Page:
On 4th April 2018, Prof Robert Poulin from New Zealand will be in Cardiff to talk about: “Evolution of the body snatchers: the secret lives of parasites”. The talk will be at Cardiff University, Main Building, Wallace Lecture Theatre 6-7pm. Members of the public are welcome to attend!
The DeWorm3 collection provides evidence and methods within the STH elimination landscape.
Breaking the transmission of soil-transmitted helminth (STH) infections may require community-wide mass drug administration (MDA) over the standard approach targeted at pre-school and school age children, according to ongoing research presented as part of the DeWorm3 Project, led by the Natural History Museum in London.
Judd Walson, Principal Investigator of the DeWorm3 Project and Associate Professor at the University of Washington (USA), together with colleagues from DeWorm3 global partner network, present a PLOS Neglected Tropical Diseases collection focused on interrupting the transmission of soil transmitted helminths (STH). The collection provides new evidence regarding the scientific rationale for transmission interruption, epidemiological background information, feasibility modelling, and new methodological approaches that could be applied in areas where STH targets have transitioned from control to elimination.
The full collection can be accessed here http://collections.plos.org/deworm3
Find out more about DeWorm3 at NHM: www.nhm.ac.uk/deworm3
Did you know that the BSP has a YouTube channel hosting content from our meetings and symposia?
Our YouTube channel hosts videos made at BSP meetings, including this one describing the benefits of BSP membership, filmed at our Cambridge Spring Meeting, and this one of a debate session held at the Salford symposium of 2014, entitled 'A Scientist's Perspective on Ebola and the Spread of Infectious Disease'.
For the first time in 2017 the entire Autumn Symposium (held at the Linnean Society in London, September 2017) was videoed. The talks are now posted as a playlist on the YouTube channel. Autumn Symposia are traditionally relatively small, intimate events focussing on particular subjects areas, but some BSP members have expressed an interest in being able to attend 'remotely' if they cannot make a symposium in person. We are therefore trialling a fully-filmed symposium, and would welcome feedback from our members.
The British Society of Immunology (BSI) has recently conducted a landscape review of immunology careers. This was conducted to better understand the career progression of immunologists and the factors that may affect this. The report based on this work was published last week, and there are several findings that might be of interest to BSP members. The full report can be accessed here.
In the area of equality and diversity, BSI found that immunology employs a high overall percentage of women, but they are disproportionately numerous at junior levels and are less likely to hold senior positions than women in other similar disciplines.
Additionally, there were several discrepancies between the concerns and experiences of women in immunology and those expressed by men. Most concerningly, they found that 13% of respondent stated that sexism, discrimination or bullying were significant barriers that they had faced during their careers, with women reporting this as a factor twice as frequently as men (16% vs. 7%). Those interested in the report's findings can to get in touch with the BSI to give their feedback and ideas for what can be done to resolve some of the issues highlighted.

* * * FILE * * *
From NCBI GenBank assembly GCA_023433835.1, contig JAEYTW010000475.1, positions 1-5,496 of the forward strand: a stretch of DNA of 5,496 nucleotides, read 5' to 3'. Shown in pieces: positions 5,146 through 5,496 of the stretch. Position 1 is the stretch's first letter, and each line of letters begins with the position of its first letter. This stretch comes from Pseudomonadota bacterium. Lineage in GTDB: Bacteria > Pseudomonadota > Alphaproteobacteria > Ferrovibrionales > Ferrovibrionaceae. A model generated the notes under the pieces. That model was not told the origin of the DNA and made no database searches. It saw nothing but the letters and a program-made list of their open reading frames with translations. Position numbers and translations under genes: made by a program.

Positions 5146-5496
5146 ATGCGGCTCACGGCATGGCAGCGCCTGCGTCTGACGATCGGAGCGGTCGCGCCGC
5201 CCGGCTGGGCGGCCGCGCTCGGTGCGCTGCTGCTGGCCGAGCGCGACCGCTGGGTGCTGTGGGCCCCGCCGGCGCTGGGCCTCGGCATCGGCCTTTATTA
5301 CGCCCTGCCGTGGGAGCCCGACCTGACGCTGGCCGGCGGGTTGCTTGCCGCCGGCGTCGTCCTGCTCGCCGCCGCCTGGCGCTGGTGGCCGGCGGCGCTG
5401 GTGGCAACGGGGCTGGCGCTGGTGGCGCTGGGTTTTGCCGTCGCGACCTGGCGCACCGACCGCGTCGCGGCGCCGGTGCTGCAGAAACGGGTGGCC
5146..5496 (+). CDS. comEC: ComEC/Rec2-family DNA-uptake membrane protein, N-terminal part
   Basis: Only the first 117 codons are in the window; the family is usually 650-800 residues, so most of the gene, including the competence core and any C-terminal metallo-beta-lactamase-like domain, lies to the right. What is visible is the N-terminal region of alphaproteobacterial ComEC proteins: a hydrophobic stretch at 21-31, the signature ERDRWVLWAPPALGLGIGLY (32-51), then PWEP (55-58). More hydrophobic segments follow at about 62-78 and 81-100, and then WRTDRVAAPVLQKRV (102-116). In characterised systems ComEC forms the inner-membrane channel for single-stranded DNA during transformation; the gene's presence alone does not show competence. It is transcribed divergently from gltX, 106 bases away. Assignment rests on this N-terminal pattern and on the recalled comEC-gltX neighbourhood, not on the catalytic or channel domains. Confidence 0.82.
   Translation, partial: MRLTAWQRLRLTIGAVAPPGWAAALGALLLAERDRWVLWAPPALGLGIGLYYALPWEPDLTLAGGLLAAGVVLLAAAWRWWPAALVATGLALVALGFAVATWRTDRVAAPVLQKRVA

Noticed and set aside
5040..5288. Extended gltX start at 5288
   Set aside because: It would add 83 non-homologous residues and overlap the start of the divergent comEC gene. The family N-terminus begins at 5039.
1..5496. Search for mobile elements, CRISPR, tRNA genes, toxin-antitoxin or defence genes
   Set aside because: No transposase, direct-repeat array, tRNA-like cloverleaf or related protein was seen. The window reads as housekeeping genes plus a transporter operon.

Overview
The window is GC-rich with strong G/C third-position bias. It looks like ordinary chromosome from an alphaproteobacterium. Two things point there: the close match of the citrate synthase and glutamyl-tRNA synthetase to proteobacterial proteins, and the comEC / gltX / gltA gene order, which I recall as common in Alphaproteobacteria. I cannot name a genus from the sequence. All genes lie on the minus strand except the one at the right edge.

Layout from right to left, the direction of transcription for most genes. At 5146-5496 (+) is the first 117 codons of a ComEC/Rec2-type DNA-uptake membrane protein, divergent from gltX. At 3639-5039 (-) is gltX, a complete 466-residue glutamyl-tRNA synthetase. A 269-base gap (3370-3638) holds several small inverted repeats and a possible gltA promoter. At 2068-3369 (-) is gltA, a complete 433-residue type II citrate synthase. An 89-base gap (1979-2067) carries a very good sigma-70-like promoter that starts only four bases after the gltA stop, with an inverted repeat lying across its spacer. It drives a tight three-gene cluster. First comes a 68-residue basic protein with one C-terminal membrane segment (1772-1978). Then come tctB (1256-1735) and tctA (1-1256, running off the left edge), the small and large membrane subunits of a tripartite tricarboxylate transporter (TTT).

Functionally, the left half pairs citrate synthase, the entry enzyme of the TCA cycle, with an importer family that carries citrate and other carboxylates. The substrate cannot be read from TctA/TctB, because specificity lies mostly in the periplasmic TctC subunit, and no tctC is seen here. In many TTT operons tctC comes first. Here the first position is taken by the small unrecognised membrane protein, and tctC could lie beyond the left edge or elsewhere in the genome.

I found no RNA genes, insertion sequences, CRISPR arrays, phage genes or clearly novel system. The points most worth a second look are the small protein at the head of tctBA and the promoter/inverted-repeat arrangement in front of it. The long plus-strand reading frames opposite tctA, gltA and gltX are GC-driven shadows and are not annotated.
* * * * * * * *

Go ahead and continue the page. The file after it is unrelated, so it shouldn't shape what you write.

The 2017 BSP Autumn Symposium was held on Thursday 28th September at the Linnean Society, Burlington House, London. BSP student representative Tom Pennance blogs about the event here. Another blog was published on the Infectious Disease Hub here. Catch up with all that you missed by reading the blogs! As Tom writes: "all living species are involved in parasitism, so our continued inquisitive nature into everything parasite-related is warranted, and something that Carl Linnaeus would certainly be proud of."
The 2017 BSP Autumn Symposium will be held on Thursday 28th September at the Linnean Society, Burlington House, London. Here, the Symposium organisers, Russell Stothard & Bonnie Webster, welcome all delegates and express their aspirations for the meeting:
We warmly welcome all Symposium delegates with the simple message that ‘all living species are involved in parasitism, either as parasites or as hosts’. This is a universal truth which sets the foundation for discussions at the 2017 British Society for Parasitology Autumn Symposium, entitled “The multidisciplinarity of parasitology: host-parasite evolution and control in an ever changing world”. Without doubt, parasitism is a successful evolutionary strategy but is also part of a broader picture of symbiosis and is a convenient classification of the dynamics of how organisms, big or small, interact. As a metaphor it is tremendously powerful, and regularly used in today’s language to describe significant socio-political events and processes, as societies and nations sometimes negatively exploit others. The agenda of parasitology is exciting, challenging and globally relevant.
Nonetheless, today’s Symposium on parasitism also underpins mutualism, those interactions seen to benefit all players. Our meeting is supported by The Linnean Society of London, The Royal Society for Tropical Medicine, London Centre for Neglected Tropical Diseases and International Federation for Tropical Medicine (ITFM). Notably, each has provided much more than goodwill to make this meeting a success and we also thank our guest speakers and all attendees. With the award of IFTM Medal, our meeting celebrates the career of Dr David Rollinson, a former President of the BSP, who has been active in parasitological research for over 40 years and recently received the Linnean Society Gold Medal in recognition for his services to science. Thus our Symposium also seeks to encourage others to devote their careers and efforts to parasitological research.